Looking For A Challenge? Ever wonder what are the most challenging places for allergy sufferers to live? The Asthma and Allergy Foundation of America wondered that too. So they’ve been researching and publishing a yearly report. Each spring and fall, they gather information based on 3 factors. They check the pollen scores, the number of allergy medications used and the number of allergy specialists per patient. Their report lists the top 100 places an allergy sufferer would find the most challenging. That’s just a polite way of saying the 100 worst places to live with allergies. Looks like Texas tops the list. They have 7 cities in the top 70. Austin is number 1 with a score of 100. This is one time a score of 100 and the number 1 spot isn’t a good thing. San Antonio isn’t far behind Austin with a score of 98.75. That puts it in second place. Third place is claimed by Oklahoma City, OK. They get a score of 96.25. But it’s not all bad in Oklahoma. Tulsa with a score of 83.00 is the only other city to make the list. Florida has 11 cities in the top 100, with Lakeland leading the way with a score of 93.75. Orlando is right below them with a 93.20. Los Angeles isn’t far down the list. It ranked 11th, scoring 82.75. And our nations capital ranked 70th with a score of 51.45. Seattle, WA. finishes the list with a nice low score of 25.45.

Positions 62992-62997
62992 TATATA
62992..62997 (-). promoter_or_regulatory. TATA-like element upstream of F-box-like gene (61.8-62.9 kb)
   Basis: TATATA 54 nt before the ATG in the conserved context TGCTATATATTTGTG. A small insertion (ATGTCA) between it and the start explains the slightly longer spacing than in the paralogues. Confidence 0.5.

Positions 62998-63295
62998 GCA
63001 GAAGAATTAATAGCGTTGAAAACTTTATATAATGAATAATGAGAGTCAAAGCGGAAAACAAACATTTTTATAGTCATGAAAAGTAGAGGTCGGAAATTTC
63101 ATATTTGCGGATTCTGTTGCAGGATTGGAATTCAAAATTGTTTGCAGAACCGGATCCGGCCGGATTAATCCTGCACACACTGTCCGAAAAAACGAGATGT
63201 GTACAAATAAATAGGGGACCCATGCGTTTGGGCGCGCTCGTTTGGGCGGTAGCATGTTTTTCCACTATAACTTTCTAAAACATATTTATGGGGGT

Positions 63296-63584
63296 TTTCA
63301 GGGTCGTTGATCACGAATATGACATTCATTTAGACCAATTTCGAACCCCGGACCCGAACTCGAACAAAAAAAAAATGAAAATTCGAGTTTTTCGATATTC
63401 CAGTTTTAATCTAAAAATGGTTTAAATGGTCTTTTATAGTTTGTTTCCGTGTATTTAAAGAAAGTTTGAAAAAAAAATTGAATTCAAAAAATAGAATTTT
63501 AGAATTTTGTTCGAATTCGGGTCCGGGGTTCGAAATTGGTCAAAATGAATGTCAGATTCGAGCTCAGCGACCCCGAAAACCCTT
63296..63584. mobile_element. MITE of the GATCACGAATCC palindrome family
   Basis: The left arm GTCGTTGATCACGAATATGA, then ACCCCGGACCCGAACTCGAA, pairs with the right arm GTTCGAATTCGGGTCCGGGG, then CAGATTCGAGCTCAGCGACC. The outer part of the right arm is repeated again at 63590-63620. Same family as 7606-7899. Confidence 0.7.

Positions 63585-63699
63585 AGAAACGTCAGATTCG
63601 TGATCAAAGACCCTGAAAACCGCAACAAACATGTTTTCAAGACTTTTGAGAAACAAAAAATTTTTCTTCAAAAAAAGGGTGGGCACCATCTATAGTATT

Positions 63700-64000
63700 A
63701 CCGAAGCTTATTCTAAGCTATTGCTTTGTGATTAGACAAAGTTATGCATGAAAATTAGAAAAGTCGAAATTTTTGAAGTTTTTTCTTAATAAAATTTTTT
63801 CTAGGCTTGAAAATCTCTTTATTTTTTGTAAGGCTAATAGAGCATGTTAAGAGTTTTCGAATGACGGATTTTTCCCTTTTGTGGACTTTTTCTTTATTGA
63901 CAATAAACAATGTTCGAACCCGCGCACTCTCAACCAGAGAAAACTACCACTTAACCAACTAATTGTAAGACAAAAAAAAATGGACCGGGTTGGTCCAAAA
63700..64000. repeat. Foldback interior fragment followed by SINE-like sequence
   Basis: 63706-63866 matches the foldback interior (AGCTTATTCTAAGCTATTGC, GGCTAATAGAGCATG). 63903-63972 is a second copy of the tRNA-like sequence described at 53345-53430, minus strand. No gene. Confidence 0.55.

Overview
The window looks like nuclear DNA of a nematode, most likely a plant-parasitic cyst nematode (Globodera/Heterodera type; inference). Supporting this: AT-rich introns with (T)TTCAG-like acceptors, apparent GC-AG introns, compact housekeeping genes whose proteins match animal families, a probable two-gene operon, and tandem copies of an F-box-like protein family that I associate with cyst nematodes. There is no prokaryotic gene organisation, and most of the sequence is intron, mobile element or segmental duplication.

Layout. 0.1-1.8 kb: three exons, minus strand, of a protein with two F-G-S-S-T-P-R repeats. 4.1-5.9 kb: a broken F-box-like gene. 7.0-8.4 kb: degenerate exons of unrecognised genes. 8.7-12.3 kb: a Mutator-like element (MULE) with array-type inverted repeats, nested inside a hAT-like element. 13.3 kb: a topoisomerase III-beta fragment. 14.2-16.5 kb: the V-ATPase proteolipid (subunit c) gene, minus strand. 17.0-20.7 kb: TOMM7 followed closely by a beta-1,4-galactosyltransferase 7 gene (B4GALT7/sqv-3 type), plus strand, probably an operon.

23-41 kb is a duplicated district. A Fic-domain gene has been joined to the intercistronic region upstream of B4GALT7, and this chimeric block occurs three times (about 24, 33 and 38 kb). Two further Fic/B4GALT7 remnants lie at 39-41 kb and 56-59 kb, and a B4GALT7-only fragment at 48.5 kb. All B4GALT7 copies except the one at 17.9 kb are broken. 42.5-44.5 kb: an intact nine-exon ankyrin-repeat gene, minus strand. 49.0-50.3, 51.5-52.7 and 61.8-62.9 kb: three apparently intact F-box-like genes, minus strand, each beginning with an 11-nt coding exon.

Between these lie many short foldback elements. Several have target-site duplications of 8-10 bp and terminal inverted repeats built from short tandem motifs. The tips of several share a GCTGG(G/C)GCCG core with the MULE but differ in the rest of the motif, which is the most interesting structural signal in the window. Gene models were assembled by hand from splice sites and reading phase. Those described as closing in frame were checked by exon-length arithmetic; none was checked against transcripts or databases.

How Symptoms Of Allergies Manifest Themselves When You Have A Reaction Having an allergic reaction to a substance, whether it’s food, or pollen, or whatever material your body is reacting to, it can be mild and just plain annoying at best, and life-threatening at the very worst. Should you be affected by any specific allergies, you will likely find out because of several symptoms. But sometimes you can confuse other symptoms for just some common diseases like colds. There are some distinctions though, between allergy symptoms and other diseases. Subtle differences in conditions could let you identify if what you’re having is just a simple case of the colds or an asthma attack or if it’s really allergies. Between Colds And Allergies The cold is probably the first thing you’d blame if you don’t suspect that the sneezing, having a runny nose and being teary-eyed is caused by an allergic reaction to a substance. But this is easy enough to identify, since colds occur mainly during the colder months of the year. You should also check if you have allergic rhinitis, which would manifest itself in ways quite similar to colds. Some other allergies caused by airborne particles that your body is allergic to can cause asthma-like reactions, like coughing, wheezing, and having trouble breathing because the air tract is clogged up significantly. What you can do to distinguish between colds and allergies At some point you’ll be able to notice an underlying trend when it comes to the occasions in which symptoms occur. Then you’ll be able to test out your suspicions, and consult an allergist to confirm if you’re indeed allergic to a given substance. The allergist can conduct tests on you so that you’ll be able to confirm with your doctor what substances you’re allergic to. Once you’ve nailed it down, you’ll be able to get some firm advice on what to do to prevent or treat your allergies with, whether it’s antihistamines of some other form of treatment like immunotherapy for allergies. Avoidance Is Key No matter what the treatment being prescribed is, you’ll always be able to prevent occurrences of allergy attacks if you avoid the allergen material as much as possible. For example, in food allergies, if you’re allergic to shellfish or shrimp, it would be wise to steer clear of any dishes that contain this as an ingredient. No matter what you do, if you aren’t exposed to allergy-causing media, then you won’t have an allergic reaction. If you still are having allergy symptoms, then check again with your doctor, you might have other materials that you’re allergic to. You’ll probably have to have additional tests done, but still it’s better than having no idea what other materials you’re allergic to. There are some other treatment options when it comes to allergies, such as having shots for immunotherapy. In this scenario a doctor will give the patient a minute quantity of the allergen in question so that exposure is controlled and the subject’s immune system can slowly work its way around the allergen and develop immunity, reducing or totally eliminating allergic reactions to the substance. This procedure is spread out over a period of time, but the results are worth it when you think about not having to sneeze or cough or have any other unpleasant effects of being exposed to allergens.